The geese and dogs flew off in all directions as the family rushed across the secretive pathways across the marshes to the ford. The geese and the dogs would return almost directly this night time there to act as sentinels with the sheep. In Hal the farmers would know the movements of the incomers all through any night, they had their own animal alarm systems!

The smoke plume warning was spreading Northwards all up the valley, white smoke could be seen as far a Wither Ring Tun by the time they all crossed the river.

Dusk was now descending, they closed the gate at Hal to settle down the young ones for a comfortable night. These occasions were usually a just a passing band or a scouting party maybe a troop of cavalry off to further shires but it was the rule to anticipate the worst as there had been some surprises as Natan in charge at Dun Ton was now renowned as a leader well beyond his prime and holding on to the court reigns without securing reasonable levels of alertness, discipline or training to prevent several increasing incursions over the last year or two. Most intrusions were no more than at most twelve men and as such turn out to be little threat. Cerdic when he was in charge at Dun-ton some years earlier used to be alert and active for any sign of slackness and had proven his mettle across the nation and indeed in Gaul whenever he was needed. The valley could well do with Cerdic back. Little did they know that Cerdic was at this moment behind the spearhead scouts that had triggered the alarm to which they now were reacting.

It was known that Natan had recently activated some of his friends forces who were now being fêted at Rock-Bourne, Wigts Burgh and Caerl Burgh but it was not realised that more were on there way. Natan had run down his own defences and frittered away his local income. He had made promises to others, mostly non allied Saxon mercenaries, that should normally kept at more than arms length, two arms length even better.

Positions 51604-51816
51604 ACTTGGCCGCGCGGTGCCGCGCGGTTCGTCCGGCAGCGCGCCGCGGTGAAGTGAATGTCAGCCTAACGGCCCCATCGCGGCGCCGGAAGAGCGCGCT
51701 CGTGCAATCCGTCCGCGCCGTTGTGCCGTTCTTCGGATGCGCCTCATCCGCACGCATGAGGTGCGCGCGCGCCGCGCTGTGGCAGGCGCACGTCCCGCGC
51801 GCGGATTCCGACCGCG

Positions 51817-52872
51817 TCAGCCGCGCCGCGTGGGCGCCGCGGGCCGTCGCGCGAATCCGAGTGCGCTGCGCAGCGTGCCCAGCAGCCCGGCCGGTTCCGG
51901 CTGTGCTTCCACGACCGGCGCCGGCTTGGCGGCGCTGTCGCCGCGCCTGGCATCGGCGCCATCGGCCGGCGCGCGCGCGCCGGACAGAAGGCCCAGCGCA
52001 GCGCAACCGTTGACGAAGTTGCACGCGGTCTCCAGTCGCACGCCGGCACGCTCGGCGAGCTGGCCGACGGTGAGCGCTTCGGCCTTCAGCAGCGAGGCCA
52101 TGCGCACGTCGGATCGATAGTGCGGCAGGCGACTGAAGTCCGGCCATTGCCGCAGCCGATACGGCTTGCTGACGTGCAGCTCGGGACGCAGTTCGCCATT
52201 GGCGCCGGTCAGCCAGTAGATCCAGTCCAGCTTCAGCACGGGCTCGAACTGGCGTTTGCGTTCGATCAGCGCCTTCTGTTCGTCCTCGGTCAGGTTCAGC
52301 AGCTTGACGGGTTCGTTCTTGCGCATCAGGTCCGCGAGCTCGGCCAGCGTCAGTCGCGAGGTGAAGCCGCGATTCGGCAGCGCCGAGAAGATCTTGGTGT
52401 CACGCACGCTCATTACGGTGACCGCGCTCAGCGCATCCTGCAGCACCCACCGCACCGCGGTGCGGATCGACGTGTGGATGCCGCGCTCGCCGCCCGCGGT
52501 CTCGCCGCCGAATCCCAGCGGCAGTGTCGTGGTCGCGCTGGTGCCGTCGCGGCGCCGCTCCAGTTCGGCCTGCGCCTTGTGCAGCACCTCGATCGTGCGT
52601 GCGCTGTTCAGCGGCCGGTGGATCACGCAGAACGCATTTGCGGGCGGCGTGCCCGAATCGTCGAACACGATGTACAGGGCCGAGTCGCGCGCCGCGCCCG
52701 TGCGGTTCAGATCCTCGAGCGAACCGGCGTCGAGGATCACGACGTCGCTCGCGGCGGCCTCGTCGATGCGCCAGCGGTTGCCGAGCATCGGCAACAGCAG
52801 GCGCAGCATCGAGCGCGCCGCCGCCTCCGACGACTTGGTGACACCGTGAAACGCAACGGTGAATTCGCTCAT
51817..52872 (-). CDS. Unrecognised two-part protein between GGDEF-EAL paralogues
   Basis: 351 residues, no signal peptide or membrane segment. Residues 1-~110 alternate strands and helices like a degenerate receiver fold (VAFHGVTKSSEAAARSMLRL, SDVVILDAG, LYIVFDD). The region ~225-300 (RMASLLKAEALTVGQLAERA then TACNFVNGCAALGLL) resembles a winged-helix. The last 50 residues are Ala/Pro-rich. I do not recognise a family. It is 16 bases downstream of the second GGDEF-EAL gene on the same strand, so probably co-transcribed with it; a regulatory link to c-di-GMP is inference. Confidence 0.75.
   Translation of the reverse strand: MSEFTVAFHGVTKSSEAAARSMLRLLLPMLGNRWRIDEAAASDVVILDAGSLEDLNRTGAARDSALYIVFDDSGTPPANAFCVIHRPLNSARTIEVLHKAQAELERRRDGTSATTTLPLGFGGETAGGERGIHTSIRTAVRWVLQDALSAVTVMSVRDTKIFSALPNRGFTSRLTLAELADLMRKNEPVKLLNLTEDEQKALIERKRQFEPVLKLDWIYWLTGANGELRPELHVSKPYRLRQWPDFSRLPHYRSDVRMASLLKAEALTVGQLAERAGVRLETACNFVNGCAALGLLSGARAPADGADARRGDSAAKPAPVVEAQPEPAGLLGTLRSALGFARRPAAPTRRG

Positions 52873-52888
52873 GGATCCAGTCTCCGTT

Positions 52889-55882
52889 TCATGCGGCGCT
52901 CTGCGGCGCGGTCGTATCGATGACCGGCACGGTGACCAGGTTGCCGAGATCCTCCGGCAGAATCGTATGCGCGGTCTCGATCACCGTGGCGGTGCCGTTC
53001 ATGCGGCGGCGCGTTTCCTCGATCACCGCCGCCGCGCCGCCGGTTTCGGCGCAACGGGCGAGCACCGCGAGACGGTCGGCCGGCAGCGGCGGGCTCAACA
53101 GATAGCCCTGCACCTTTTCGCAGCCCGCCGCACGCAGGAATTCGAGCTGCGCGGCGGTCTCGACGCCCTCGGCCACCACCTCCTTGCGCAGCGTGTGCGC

Natan had not noted that the alerts over the last two weeks were showing a pattern. Scouting bands had been testing the whole valley from Twyn Ham (Christchurch) at the sea to Saerys Bryg (Old Sarum), and inland as far as Bads Burgh (Badbury), Shaftes Burgh (Shaftesbury) and even Wil Ton, Cerdic knew they that Natan did not have a co-ordinated force worthy of the name but they he had questionable supporters in number still arriving.

Natan was courting disaster on two fronts, unreliable allies and an enemy among his own "allies" his own nephew Cerdic.

Cerdic's men had already trounced Natan in arguments that overflowed 10 years before and Cerdic had now had his fill of Natan, well known now as Natan Leod. Leod the traitor. Natans new friends were not to be seen anywhere near Cerdics growing local influence, he had already seen the whole of the South centred on Caer Gwen (Winchester) becoming little short of a thriving nation again. He was already replicating the stronghold his Father and Natans brother, Lyr Merini, had ruled for many a year. Wizard of the Sea, Lyr Merini, Merlin - his name forever went before him.

Already his son Cerdic was multiplying his father's success. Natan could not have a worse enemy, he could not have worse allies.

Tonight we can expect a milestone in the history of the country. Either the continued Celtic Briton based royal culture would consolidate and expand or the Saxon influenced military domination would see off its biggest protagonist, Cerdic.


Back to Contents    Next

Page 1 2 3 4 5 6 7 8 9 10 11 12 13 14 15 16 17 18 19 20 21 22 23